Epstein's Falstaff may not know of this particular threat, but he is aware from the beginning that there are dangerous depths to this relationship, and is feeling his way, intent on capturing the boy's affections and using him to finance his pleasures of the flesh. Sir John alternates between setting out cynical instruction in the ways of the wicked world and performing court-jester foolery to please his prince, but Hal won't encourage his efforts with smiles and laughter. The old man may dream of a position as benevolent mentor and father figure, but he must settle for mere attention and occasional access to Hal's well furnished purse. This Falstaff never comes close to securing the young man's displaced filial loyalty. In fact, Hal seems to like Falstaff best when the Fat Knight is off on some airy tangent of his own, or conversely, when the full blast of Falstaffean eloquence is employed in lacerating insult and aimed at himself: "You dried neat's tongue, you bull's pizzle, you stockfish!" There Falstaff is a father-surrogate indeed, his sack-inspired abuse a kind of inoculation against the prince's real parent's sober, soul-destroying condemnation: .."my near'st and dearest enemy/ Thou that art like enough--through vassal fear, base inclination, and the start of spleen,--to fight against me under Percy's pay."
Parental destruction is Harry Percy's reward for being an exemplary son, and his destruction comes at the hands of a Harry who has established a perspective from which to evaluate his father's words and deeds, and whose loyalty has become a matter of principle, informed rather than blind. Hotspur's father Northumberland (Hugh d Autremont)'s jealousies and grudges, and his uncle Worcester (John Hadden)'s weaselly opportunism, are treated by the impulsive young Percy as if they were matters of principle, and brave Harry throws himself wholeheartedly into battle for them in spite of good advice and his own better judgment: " a good plot, good friends, and full of expectation"!
On the page-- with the exception of the wonderfully whacky Owen Glendower, brought to life in all his ridiculous mystic splendor by Walton Wilson-- it is difficult to tell these contentious nobles apart, let alone care what becomes of any of them. But the Shakespeare and Company actors have worked hard to make each of them passionate and particular, and their shifting interrelationships a matter of suspense.
Still, the real suspense is focused on which son is making the right moves to win the game of honor. Both Harrys see their coming combat as inevitable and exculpatory. Hotspur expects to win because the king has flunked honor 101, and naturally has got the son a greedy lying hypocrite deserves: "Harry to Harry shall, hot horse to horse/ Meet, and ne're part till one drop down a corse". Hal: "I will redeem all this on Percy's head. This, in the name of God, I promise here: the which if He be pleased I shall perform."
Given the swift dark currents of the Shakespeare and Company interpretation, both Burrows and McCleary are still able to find plenty of variation within their heroic outlines. Hotspur's are simpler, in that he generally chases one impulse at a time until he uncovers a countercurrent. Then he will either dash off in that direction, or double his commitment to his first impulse. One way or the other, he must be a hero. Burrows' prince is a more complex creation, capable of sustaining contradictory impulses and insights at the same time, or of vacillating between them within a phrase. He is always, in some sense, beside himself, critiquing his performance as future king.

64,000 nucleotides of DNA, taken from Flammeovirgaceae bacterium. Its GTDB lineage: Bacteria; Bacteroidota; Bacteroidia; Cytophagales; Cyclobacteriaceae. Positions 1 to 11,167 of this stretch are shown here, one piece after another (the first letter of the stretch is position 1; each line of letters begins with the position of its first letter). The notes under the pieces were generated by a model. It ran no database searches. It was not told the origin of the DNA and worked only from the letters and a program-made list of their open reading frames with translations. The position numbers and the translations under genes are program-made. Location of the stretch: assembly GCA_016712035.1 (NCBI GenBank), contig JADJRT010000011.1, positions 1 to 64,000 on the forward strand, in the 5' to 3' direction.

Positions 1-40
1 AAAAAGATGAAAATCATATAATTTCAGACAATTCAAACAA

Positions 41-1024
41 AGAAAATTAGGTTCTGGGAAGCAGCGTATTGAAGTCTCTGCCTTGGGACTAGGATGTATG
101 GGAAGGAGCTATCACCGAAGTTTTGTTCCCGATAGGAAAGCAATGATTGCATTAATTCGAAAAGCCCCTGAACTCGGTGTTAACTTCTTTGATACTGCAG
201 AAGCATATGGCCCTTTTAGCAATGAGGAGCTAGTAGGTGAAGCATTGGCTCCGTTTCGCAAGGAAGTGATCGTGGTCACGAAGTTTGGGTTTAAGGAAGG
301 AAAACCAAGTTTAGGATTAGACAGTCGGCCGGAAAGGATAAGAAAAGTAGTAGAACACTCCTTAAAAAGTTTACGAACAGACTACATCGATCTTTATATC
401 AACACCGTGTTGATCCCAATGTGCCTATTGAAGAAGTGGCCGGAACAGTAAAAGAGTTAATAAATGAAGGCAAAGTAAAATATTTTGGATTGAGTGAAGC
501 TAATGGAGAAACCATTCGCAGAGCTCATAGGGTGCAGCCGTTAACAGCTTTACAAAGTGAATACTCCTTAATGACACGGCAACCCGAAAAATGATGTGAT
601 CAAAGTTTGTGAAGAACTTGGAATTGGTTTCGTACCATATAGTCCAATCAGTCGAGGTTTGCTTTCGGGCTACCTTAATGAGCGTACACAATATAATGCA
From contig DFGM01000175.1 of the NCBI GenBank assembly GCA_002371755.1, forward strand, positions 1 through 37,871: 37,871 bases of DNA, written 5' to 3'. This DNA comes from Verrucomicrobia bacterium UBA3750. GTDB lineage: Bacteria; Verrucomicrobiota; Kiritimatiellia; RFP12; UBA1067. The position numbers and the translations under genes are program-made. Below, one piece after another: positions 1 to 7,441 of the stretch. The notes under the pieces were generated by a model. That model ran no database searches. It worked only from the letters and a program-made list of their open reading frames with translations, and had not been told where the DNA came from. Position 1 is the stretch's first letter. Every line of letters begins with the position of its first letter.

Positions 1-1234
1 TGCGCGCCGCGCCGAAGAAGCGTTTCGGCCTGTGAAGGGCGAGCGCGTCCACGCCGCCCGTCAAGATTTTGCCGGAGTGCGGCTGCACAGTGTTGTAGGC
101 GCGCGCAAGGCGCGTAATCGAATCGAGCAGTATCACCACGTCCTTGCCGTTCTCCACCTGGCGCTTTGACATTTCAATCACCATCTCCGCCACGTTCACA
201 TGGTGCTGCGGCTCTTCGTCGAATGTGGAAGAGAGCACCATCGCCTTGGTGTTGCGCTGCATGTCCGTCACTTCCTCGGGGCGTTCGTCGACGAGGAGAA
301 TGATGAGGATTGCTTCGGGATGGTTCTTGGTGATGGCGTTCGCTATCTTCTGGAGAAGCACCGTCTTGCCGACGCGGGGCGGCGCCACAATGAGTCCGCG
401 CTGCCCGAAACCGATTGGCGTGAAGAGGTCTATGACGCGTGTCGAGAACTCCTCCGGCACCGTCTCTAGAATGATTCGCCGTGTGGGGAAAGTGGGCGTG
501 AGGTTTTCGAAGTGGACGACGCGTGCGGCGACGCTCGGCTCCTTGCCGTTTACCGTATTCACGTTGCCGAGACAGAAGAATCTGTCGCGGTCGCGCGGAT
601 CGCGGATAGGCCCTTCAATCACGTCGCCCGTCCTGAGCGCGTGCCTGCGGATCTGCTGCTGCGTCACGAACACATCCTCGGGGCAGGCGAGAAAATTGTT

The hand-to-hand battle between the Harrys on the field at Shrewsbury must cap the mighty arch of this conception, and it does. The young men's swords are terrifying, they are nearly naked of armor, and dispense with shields -- all aggression, effort and daring, not a bit of strategy or defense. Their intense focus on each other, their grunting and sweating and thrusting and groaning, is as near to making love as making war. When the mortally wounded Harry Percy dies it is in Hal's arms, embraced like a lover, or like the dead Son in the pieta.
After the battle Falstaff manages to drag off Hotspur's corpse, and reduce the warrior's mythic qualities to a pile of gut-luggage that might be traded for an earldom -- but this once, in spite of Epstein's great talent, Falstaff has not been allowed to walk off with the play. All his intelligence, all his vitality and wit, are no more than vanity and diversion. Line for line, Epstein is a great Falstaff, but his domain has been reduced and his companions robbed of dimension. The women of the Company appear as they must to a casual customer -- no better than they should be, good for one thing only. Jane Nichols, as Mistress Quickly, is loud and smokes a cigar. Her several girls flaunt one trait apiece. Bardolph and Peto scarce make an impression. The exception to this flimsiness is Poins. Jason Aspery establishes a relationship with the prince that is something like friendship, two young men reaching across the abyss of class and conscience to play a boyish trick on a fat old liar. Hal no sooner finds himself in sympathy with the commoner than he recoils violently from the whole scene of "idleness", and reveals to us that soon he will reject his low company and claim his rightful place in the sun of royalty. The moment further humanizes Hal and further diminishes Falstaff.
Falstaff's most relevant speech, the disquisition on "honor" that might, if it were to be attended to, cause Hal to swerve from his path to Shrewsbury, isn't addressed to the prince at all, but is performed as stand-up comedy, breaching the fourth wall and inviting audience participation. Under those circumstances, and for that brief moment out of time and history, we can embrace Falstaff as Hal never does.